share|improve this answer
    
Thanks good answer –  Luke De Feo Nov 1 '12 at 13:13
add comment

In your example, the keys are String which are immutable. So the hashcode of the keys won't change. What happens when the hashcode of the keys changes is undefined and leads to "weird" behaviour. See the example below, which prints 1, false and 2. The object remains in the set, but the set looks like it is broken (contains returns false).

Extract from Set's javadoc:

Note: Great care must be exercised if mutable objects are used as set elements. The behavior of a set is not specified if the value of an object is changed in a manner that affects equals comparisons while the object is an element in the set. A special case of this prohibition is that it is not permissible for a set to contain itself as an element.

public static void main(String args[]) {
    Set<MyObject> set = new HashSet<>();
    MyObject o1 = new MyObject(1);
    set.add(o1);
    o1.i = 2;
    System.out.println(set.size());       //1
    System.out.println(set.contains(o1)); //false
    for (MyObject o : set) {
        System.out.println(o.i);          //2
    }
}

private static class MyObject {
    private int i;

    public MyObject(int i) {
        this.i = i;
    }

    @Override
    public int hashCode() {
        return i;
    }

    @Override
    public boolean equals(Object obj) {
        if (obj == null) return false;
        if (getClass() != obj.getClass()) return false;
        final MyObject other = (MyObject) obj;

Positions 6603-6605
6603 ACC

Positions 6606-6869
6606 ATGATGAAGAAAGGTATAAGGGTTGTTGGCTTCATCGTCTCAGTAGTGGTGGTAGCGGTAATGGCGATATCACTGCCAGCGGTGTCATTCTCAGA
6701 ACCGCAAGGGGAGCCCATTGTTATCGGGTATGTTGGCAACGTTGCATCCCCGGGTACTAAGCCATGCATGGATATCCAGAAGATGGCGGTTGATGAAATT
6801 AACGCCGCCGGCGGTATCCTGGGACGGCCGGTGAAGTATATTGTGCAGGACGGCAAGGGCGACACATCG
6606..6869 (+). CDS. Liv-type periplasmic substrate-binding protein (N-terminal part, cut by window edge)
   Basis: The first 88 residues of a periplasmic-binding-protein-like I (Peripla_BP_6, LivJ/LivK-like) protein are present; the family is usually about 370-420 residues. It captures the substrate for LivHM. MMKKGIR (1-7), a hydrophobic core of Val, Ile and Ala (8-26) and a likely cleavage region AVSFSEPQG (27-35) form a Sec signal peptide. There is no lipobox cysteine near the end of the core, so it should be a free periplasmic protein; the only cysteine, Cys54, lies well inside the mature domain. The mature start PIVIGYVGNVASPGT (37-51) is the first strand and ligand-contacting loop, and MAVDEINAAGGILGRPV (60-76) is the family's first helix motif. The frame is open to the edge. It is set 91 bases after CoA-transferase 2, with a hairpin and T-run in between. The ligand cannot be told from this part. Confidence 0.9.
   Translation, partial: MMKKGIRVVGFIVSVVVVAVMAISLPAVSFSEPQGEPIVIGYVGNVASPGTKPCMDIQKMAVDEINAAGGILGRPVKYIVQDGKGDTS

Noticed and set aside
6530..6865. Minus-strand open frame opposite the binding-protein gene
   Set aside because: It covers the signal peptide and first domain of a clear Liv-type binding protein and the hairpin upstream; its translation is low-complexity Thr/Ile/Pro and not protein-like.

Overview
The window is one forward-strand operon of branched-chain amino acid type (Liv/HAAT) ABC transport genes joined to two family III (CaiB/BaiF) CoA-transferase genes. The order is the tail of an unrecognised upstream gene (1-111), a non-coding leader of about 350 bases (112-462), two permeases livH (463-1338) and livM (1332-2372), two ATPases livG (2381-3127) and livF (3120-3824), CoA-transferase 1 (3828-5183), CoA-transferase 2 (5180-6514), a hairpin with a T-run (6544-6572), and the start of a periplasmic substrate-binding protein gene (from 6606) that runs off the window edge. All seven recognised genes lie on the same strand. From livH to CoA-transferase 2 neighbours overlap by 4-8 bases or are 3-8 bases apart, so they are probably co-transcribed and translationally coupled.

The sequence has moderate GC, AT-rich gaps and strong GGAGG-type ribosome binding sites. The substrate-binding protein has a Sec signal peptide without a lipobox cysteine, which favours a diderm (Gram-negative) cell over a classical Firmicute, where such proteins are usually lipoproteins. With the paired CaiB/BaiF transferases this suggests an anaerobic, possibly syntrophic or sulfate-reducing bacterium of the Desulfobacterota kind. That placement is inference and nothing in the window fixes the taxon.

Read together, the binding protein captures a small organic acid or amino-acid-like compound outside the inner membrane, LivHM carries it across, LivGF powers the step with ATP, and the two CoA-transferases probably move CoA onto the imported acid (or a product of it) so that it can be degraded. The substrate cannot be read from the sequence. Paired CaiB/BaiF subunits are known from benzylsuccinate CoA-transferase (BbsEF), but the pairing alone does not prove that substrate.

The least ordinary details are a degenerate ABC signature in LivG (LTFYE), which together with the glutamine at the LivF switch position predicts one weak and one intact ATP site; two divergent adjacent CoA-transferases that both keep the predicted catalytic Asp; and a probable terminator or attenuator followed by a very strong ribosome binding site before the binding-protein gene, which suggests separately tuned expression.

if (this.i != other.i) return false;
        return true;
    }
}
share|improve this answer
    
Ok so to summarise. The Key for a hashmap should never change? And any object to be put in a hashset should be immutable? –  Luke De Feo Nov 1 '12 at 12:51
    
@Luke1111 Yes, unless you want to create that weird behaviour on purpose - I can't think of one to be honest. –  assylias Nov 1 '12 at 12:54
add comment

With Java's hashes, the original reference is simply not found. It's searched in the bucket corresponding the current hashcode, and not found.

To recover from this after the fact, the Hash keySet must be iterated over, and and any key which is not found by contains method must be removed through the iterator. Preferable is to remove the key from the map, then store the value with new key.

share|improve this answer
add comment

The HashSet is backed up by a HashMap.

From the javadocs.

This class implements the Set interface, backed by a hash table (actually a HashMap instance).

So if you change the hashcode, I doubt whether you can access the object.

Internal Implementation Details

The add implementation of HashSet is

 public boolean add(E e) {
        return map.put(e, PRESENT)==null;
 }

The key is the elem and value is just a dummy Object called PRESENT

and the contains implementation is

public boolean contains(Object o) {
        return map.containsKey(o);
}
share|improve this answer
add comment

Your Answer

 
discard

By posting your answer, you agree to the privacy policy and terms of service.

Not the answer you're looking for? Browse other questions tagged or ask your own question.